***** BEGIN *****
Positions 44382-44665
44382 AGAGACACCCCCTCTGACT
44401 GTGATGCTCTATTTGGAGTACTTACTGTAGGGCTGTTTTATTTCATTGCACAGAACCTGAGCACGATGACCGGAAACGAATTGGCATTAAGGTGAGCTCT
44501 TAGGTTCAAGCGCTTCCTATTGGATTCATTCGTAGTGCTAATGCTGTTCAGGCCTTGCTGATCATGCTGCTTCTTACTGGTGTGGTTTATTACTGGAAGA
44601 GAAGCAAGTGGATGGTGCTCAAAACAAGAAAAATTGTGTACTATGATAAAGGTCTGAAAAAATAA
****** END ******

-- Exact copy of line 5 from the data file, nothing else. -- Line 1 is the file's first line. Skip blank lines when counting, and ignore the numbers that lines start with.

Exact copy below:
44601 GAAGCAAGTGGATGGTGCTCAAAACAAGAAAAATTGTGTACTATGATAAAGGTCTGAAAAAATAA